Study design is extremely important in these experiments. For example, in a CYP inhibition study, false negative results can mislead drug developers into overlooking time-dependent inhibition. This can be avoided with proper design and adjustments in protein concentration and incubation time.

“Choosing the right test system based on [compound] structure is very important.” When choosing enzymes for a reaction phenotyping panel, a ‘box-checking’ mindset might lead you to limit the results. However, take ezetimibe for example. Only using human liver microsomes (HLM) and NADPH can be misleading. The molecular structure of the drug indicates that that it would be glucuronidated (or sulfated) because of the phenolic moiety, so the drug developer would need to look at test systems inclusive of other drug-metabolizing enzymes, such as human hepatocytesrecombinant enzymes, or simply HLMs supplemented with UDPGA. 

The quality of the test system can also skew results and you must be able to detect issues and interpret data accordingly. In CYP induction studies, you can get false results from hepatocyte cultures with low confluency and therefore low basal enzyme activity.  In such a case the fold induction would be skewed higher.

Each lot of our plateable hepatocytes are tested by our experts specifically for confluency and suitability for induction assays — see our lot selection here.

Timing your in vitro ADME / DDI studies

It is generally advised to get as much data early on in development as possible because without adequate DDI results before first in-human (FIH) studies, patients taking other medications may be excluded from clinical trials and approval could be delayed. However, planning of preclinical drug-drug interaction studies can be highly subjective and variable. Development strategy should consider de-risking requirements of the molecule as well as the drug developer’s risk tolerance; a large pharma company with many molecules in the pipeline may be less risk-averse than a small pharma company with a few or just one molecule in development.

When it comes to conducting each in vitro DDI study, risk can be reduced by ensuring studies are carried out by experienced experts in the field. Conduct of studies and interpretation of experimental results can be “deceptively simple.” Providing relevant information to a seasoned drug-drug interaction study specialist can ensure proper study design and guidance and minimize the risk of misinterpretation of data leading to missteps in decision-making.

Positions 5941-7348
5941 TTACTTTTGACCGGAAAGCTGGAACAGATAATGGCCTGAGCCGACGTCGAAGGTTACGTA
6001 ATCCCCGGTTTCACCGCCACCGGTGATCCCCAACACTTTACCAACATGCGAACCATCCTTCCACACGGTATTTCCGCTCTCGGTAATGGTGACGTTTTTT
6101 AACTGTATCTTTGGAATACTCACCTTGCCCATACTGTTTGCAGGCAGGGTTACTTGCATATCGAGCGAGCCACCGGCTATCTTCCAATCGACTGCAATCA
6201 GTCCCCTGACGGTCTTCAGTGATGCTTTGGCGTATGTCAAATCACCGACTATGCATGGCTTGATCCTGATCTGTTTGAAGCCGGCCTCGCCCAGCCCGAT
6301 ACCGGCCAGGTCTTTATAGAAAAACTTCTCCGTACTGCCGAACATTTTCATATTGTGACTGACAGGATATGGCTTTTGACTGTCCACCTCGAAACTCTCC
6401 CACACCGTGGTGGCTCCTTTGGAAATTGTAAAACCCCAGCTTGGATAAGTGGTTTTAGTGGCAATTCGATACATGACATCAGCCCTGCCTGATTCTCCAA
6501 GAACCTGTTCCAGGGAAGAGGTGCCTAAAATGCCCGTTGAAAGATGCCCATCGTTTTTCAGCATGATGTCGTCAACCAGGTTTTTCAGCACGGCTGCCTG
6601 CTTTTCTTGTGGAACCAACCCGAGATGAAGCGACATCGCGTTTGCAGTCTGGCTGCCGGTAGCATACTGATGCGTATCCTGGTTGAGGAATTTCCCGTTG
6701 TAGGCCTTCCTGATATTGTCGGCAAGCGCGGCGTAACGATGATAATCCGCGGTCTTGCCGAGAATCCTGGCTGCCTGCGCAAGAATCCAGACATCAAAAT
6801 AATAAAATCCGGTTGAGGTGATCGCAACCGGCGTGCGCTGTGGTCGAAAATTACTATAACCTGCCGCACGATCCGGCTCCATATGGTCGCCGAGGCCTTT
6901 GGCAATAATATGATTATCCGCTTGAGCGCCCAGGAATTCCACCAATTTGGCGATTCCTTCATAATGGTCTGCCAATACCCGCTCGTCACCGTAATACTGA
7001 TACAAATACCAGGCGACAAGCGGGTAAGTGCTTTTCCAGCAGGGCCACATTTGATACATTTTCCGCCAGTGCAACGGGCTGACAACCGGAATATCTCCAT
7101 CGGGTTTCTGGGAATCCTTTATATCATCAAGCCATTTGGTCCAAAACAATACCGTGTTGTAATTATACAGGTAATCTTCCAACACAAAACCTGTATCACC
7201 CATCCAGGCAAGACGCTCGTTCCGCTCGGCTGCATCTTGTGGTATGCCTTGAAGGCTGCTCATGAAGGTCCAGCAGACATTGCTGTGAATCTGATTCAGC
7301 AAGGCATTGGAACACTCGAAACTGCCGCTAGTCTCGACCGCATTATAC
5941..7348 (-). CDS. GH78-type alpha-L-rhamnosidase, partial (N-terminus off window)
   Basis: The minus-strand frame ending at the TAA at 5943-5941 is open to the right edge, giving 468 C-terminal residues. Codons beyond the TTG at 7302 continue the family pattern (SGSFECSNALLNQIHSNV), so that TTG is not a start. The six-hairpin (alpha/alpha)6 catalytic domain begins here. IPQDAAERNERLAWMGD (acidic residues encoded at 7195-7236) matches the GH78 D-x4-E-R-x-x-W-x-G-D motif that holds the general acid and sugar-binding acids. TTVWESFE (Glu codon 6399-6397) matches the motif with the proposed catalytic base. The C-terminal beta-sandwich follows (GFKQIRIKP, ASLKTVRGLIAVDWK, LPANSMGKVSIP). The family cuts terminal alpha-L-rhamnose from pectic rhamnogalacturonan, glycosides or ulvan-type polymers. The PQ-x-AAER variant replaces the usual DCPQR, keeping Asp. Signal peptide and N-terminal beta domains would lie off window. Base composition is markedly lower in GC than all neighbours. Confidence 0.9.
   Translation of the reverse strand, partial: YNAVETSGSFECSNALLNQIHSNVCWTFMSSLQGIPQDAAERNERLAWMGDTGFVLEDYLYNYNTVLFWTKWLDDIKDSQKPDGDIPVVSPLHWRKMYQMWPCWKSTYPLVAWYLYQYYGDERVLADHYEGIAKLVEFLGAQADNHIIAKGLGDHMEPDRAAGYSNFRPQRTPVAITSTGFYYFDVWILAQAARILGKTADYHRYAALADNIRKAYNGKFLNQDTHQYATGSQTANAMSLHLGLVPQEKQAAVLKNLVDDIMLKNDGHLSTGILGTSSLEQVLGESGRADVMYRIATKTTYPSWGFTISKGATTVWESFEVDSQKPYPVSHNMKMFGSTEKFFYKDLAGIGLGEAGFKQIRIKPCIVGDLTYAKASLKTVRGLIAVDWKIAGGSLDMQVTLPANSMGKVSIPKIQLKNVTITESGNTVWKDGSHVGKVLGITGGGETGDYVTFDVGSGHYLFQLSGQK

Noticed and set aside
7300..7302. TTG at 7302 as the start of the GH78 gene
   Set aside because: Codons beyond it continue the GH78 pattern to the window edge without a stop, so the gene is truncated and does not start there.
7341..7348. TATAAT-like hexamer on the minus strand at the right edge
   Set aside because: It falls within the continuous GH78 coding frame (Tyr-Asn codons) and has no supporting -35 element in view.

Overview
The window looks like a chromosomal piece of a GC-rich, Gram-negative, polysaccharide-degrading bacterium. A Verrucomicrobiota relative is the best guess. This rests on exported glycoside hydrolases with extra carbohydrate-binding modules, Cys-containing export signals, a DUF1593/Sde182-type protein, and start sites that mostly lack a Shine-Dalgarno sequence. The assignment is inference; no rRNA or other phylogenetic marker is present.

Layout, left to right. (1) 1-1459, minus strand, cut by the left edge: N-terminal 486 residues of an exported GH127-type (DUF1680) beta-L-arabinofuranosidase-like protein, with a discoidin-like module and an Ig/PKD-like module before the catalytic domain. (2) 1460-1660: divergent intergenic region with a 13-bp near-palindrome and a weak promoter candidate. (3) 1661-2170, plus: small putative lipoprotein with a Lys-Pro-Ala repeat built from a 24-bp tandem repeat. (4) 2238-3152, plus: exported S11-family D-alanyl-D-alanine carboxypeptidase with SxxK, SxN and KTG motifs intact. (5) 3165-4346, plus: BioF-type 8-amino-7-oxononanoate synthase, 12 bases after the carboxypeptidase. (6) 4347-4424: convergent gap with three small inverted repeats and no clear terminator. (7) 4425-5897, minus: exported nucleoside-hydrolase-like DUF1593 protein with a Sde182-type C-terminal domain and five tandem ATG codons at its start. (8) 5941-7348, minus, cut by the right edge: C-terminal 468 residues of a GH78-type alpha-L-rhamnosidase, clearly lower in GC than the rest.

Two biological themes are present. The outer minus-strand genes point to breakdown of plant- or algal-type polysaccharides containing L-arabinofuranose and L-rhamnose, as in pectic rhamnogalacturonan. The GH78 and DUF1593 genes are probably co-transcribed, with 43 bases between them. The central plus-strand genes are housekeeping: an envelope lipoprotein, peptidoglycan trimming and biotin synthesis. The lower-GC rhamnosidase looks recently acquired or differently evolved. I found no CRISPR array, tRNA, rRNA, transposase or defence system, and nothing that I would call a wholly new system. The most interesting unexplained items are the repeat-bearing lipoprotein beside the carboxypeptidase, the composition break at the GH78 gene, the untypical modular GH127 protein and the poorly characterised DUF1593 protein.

Q&A with Drs. Limaye and Ogilvie

After the presentation, follow-up questions from webinar participants were addressed by Dr. Limaye and Dr. Brian Ogilvie, VP of Scientific Consulting (answers can be heard on the recording), including:

  • “For pre-IND CYP inhibition and induction, what if we typically don’t have information for drug concentrations?”
  • “If we have a compound that is slowly metabolized, are there recommendations for the best test system?”
  • “Are there different recommendations for repurposing drugs (505-B2 application)?”
  • “If we see borderline induction results, is it necessary to plan for follow-up clinical investigation?”
  • “Is a time-dependent inhibition study required for any drug metabolizing enzyme inhibition studies (UGTs, SULTs)?”
  • “Is it always assumed that DDI risk of one drug can reflect risk of its entire class (e.g. statins)?”

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About the Authors

Madison (Knapp) Esely-Kohlman received her BS from the University of Missouri – Columbia and is currently SEKISUI XenoTech’s Marketing Communication Specialist, developing scientific content that communicates the value and expertise of internal contract service and test system production teams. Madison joined SEKISUI XenoTech as the Scientific Communications Coordinator in 2019 after serving in similar positions at CropLife America, Bond Life Sciences Center and the University of Missouri CAFNR Office of Communications.